Anat Ebgi is pleased to announce Kick Ass Painting: New York Women, an exhibition that brings together three heavyweights: Louise Fishman, Brenda Goodman, and Carrie Moyer. Co-organized with Patricia Hamilton, the exhibition will run from June 5 to July 10 at our 6150 Wilshire Blvd location.
The exhibition offers a visual feast of aesthetic exploration and emotional dynamics from artists several decades into their respective careers. Carrie Moyer drenches her paintings in sanguine color. Her work represents maximalism, anchored by evocative bodily forms, transparent veils of aqueous pigment, and flat surfaces. Brenda Goodman, working on panel, incises, etches, and scrapes with chthonic fierceness. Her multilayered paintings throb and crack with a primal palette, provoking thoughts of the irreparably damaged and disfigured body. Louise Fishman’s ominous and cryptic paintings conjure ambiguous cross currents of feeling: somber and genial. Gash-like brush strokes are organized around the principle of the grid, unfolding fugues of movement and displacement.
The rapturous combination of anthropomorphic forms (biological) and geometric shapes (conceptual) contort and coalesce in unexpected ways, revealing internal logic that points to the idiosyncrasies and dualities of the human soul. Aside from their obvious shared affinity for experimental, over-the-top, and sometimes high-camp tableau, the exhibition also pays tribute to these artists and their political spirit of feminism.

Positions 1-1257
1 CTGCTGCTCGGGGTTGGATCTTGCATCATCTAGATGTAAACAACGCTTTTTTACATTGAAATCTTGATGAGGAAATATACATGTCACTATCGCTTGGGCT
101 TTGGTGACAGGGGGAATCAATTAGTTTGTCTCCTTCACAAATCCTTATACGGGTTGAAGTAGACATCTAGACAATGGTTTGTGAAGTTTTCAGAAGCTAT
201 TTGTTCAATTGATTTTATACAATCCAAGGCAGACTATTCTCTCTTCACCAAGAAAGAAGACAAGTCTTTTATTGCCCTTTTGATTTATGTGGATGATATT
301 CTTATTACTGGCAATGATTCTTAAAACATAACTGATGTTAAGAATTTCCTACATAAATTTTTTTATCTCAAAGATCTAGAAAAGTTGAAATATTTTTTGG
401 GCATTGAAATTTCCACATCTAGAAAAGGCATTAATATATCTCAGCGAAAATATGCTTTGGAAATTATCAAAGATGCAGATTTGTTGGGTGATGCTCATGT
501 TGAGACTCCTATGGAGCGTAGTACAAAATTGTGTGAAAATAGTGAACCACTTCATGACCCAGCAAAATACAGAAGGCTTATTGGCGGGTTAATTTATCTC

Louise Fishman (b. 1939, Philadelphia, PA) began studying art in 1956 at the Philadelphia Museum School of Art, then at Stella Elkins Tyler School of Art, where she earned her BFA in Painting and Printmaking, and a B.S. in Art Education in 1963. She completed her MFA at the University of Illinois in Champaign/Urbana. Her work is represented in many public collections, including: the National Academy of Art and Design, NY; the Metropolitan Museum of Art, New York; the Art Institute of Chicago, Chicago, IL; the Carnegie Museum of Art, Pittsburg, PA; the High Museum of Art, Atlanta, Georgia; the Jewish Museum, New York; the Neuberger Museum of Art, Purchase, NY; the Krannert Art Museum, Champaign, IL; the Weatherspoon Art Museum, Greensboro, NC; the Hood Museum, Hanover, NH; the Kunstmuseum Lichtenstein, Vaduz, Lichtenstein; Museum of Contemporary Art, San Diego, CA; the Woodmere Art Museum, Philadelphia, PA; and the National Museum of Women in the Arts, Washington, D.C. She was the recipient of three National Endowment for the Arts grants; a New York Foundation for the Arts Fellowship; and a Guggenheim Fellowship, among others. She was included in three Whitney Biennials, 1973, 1987, and 2014. In 2016, the Neuberger Museum of Art organized the artist’s first retrospective, curated by Helaine Posner; the retrospective traveled to the Weatherspoon Art Museum, University of North Carolina at Greensboro and was accompanied by a second exhibition at the ICA Philadelphia titled Paper Louise Tiny Fishman Rock, curated by Ingrid Schaffner. A retrospective of work on paper, A Question of Emphasis: Louise Fishman Drawing will be at the Krannert Art Museum, Champaign, IL in January 2021.